The Federal Government and the 36 states as well as the Federal Capital Territory owed a total N26.22tn as of September 30, 2019, the Debt Management Office disclosed on Friday.
The amount indicated that the total public debt rose by 2.02 per cent in the 12 months from September 2018, when the Federal Government, the states and the FCT owed a total of N25.7tn.
The Director- General of the DMO, Patience Oniha, said this at a ‘Presentation on Public Debt to Stakeholders’ in Abuja.
She explained that the figures for December 2019 were not ready, adding that the DMO saw the need to make some clarifications concerning the country’s debt profile.
“There has been so much about debt in the public forum and we want to clarify some of the issues,” Oniha said.
Noting that the National Assembly approved all the borrowings made by the Federal Government, the DMO boss suggested that all Nigerians were collectively responsible for the debt since they were represented at the National Assembly.
She said, “Borrowing is not approved by one man. It is not determined by one man.
“Borrowing is not ad hoc – there are laws and laid down provisions for borrowing.”
She added that the public debt stock was cumulative, involving borrowings made by previous administrations.
The devaluation of the exchange rate, brought about by the economic downturn, considerably hiked the country’s debt profile, according to Oniha.
“Exchange rate devaluation increased external debt stock by over N1tn,” she noted.
Oniha explained that the total public debt as of September 2019 included promisory notes amounting to N821.65bn which had been issued to settle the Federal Government’s arrears to oil marketing companies and state governments.
According to her, the issuance of the promisory notes was in line with the promisory programme approved by the Federal Executive Council and the National Assembly.
The DMO boss said out of total new borrowing of N1.61tn provided for in the 2019 Appropriation Act, only the domestic component of N802.82bn was raised due to the late passage of the budget.
The expectation that the implementation of the 2020 budget would begin on January 1 also contributed to the inability to raise the external component.
Oniha added that the ratio of domestic debt to external debt, which stood at 69:31 as of September 2019 was about the same as of June 2019 when it was 68:32.
The Medium-Term Debt Strategy targeted a domestic debt to external debt ratio of 60:40, while the ratio of long-term to short-term debt in the domestic debt was 80:20.
Figures released by Oniha further showed that total debt as a percentage of GDP was 18.47 per cent as of September 2019.
The DMO noted that the percentage was within the limit of 25 per cent, and fared better in comparison with the Debt/GDP ratios of countries such as the United States, United Kingdom and Canada, which had ratios of 105 per cent, 85 per cent and 90 per cent respectively.
The country’s low revenue base needs to be addressed urgently, the DMO boss added.
“The low revenue base of Nigeria relative to its GDP is clearly reflected in the high debt service to revenue ratio,” she said.
Oniha urged Nigerians to support efforts being made by the Federal Government towards increasing and diversifying revenue.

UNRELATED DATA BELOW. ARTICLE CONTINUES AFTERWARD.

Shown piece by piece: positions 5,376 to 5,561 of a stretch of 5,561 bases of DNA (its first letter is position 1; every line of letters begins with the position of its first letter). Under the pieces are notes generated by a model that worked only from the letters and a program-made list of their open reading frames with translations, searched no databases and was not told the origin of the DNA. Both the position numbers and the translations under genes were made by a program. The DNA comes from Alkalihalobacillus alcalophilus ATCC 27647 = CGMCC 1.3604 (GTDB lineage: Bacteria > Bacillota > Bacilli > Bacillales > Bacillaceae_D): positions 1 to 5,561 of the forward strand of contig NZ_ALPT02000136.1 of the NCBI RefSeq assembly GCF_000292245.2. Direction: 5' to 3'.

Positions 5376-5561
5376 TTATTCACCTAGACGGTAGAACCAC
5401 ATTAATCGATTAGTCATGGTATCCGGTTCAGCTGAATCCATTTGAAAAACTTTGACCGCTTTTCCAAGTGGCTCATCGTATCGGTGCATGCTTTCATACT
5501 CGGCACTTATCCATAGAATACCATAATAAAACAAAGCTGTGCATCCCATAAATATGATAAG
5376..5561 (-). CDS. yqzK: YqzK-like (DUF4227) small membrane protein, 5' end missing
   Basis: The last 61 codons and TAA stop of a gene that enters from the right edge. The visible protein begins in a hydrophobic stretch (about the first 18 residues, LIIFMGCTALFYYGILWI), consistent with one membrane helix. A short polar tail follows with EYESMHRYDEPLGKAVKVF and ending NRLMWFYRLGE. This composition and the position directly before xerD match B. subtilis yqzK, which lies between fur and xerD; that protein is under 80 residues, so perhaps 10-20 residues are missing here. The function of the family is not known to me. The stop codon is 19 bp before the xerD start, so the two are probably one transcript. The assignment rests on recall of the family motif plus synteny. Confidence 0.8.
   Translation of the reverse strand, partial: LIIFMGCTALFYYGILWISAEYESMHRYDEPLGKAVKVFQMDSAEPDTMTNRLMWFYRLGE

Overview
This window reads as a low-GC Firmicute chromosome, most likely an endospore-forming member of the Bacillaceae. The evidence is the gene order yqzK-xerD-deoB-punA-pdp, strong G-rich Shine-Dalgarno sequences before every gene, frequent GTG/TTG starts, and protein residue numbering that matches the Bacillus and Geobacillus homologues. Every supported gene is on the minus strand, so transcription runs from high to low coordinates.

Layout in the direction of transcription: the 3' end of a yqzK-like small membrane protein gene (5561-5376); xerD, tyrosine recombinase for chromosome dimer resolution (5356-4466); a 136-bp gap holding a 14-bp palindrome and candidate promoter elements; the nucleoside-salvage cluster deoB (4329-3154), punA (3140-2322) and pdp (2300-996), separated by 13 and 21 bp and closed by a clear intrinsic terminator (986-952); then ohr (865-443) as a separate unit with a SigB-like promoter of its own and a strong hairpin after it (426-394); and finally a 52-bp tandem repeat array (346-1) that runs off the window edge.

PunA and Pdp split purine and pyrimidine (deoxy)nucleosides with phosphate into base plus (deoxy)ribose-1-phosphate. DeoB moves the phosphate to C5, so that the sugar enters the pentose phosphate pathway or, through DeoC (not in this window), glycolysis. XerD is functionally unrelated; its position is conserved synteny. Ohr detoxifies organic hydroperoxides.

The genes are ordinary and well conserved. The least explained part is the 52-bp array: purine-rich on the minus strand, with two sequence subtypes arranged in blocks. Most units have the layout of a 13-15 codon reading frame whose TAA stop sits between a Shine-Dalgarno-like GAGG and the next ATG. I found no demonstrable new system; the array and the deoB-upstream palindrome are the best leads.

She listed the efforts to include the passage of the Finance Act and the Strategic Revenue Growth Initiative of the Federal Ministry of Finance, Budget and National Planning.
New borrowings in the 2020 Appropriation Act include N850bn from external sources and N744.99bn from the domestic market.
New domestic borrowings will be raised through FGN bonds, Sukuk, FGN savings bonds and possibly Green Bonds, Oniha said.
However, she noted that, for external borrowings, the strategy was to first seek out concessionary and semi concessionary loans due to lower interest rates and longer tenures.
Any shortfall, thereafter, may be raised from commercial sources, she added.
Despite misgivings over the country’s steadily rising debt profile, the DMO boss said the level of new borrowings in the Appropriation Acts had declined consistently since Nigeria came out of recession in 2017.
She also insisted that the increase in new borrowings between 2015 and 2017 was informed by the need to stimulate growth and create jobs as outlined in the Economic Growth and Recovery Plan.
Oniha suggested that the borrowings helped in taking Nigeria out of recession.
Defending borrowings being made by the Federal Government, she argued that Nigeria has always had budget deficits.
Oniha said, “Nigeria has run budget deficits for decades which have been financed by new borrowings.
“This together with subnational borrowings has led to a growth in the debt stock.
“The relatively high level of borrowings in recent years were triggered by the economic downturn which required increased government spending.”
In the same vein, she identified the issuance of a 30-year FGN Bond, for the first time as one of the agency’s major achievements in 2019.
According to her, the introduction of the 30-year bond was to meet the investment needs of long-term investors such as insurance firms, and also support the development of the domestic financial markets in areas such as mortgages.
She added that the 30-year bonds had helped to reduce refinancing risks of the public debt stock.
As of December 2019, N570bn had been issued in the 30-year bonds, an improvement from N284.39bn issued by the end of September 2019.
However, Oniha observed that the Nigerian economy was still grappling with challenges, including slow and fragile growth, high unemployment levels and poor states of infrastructure.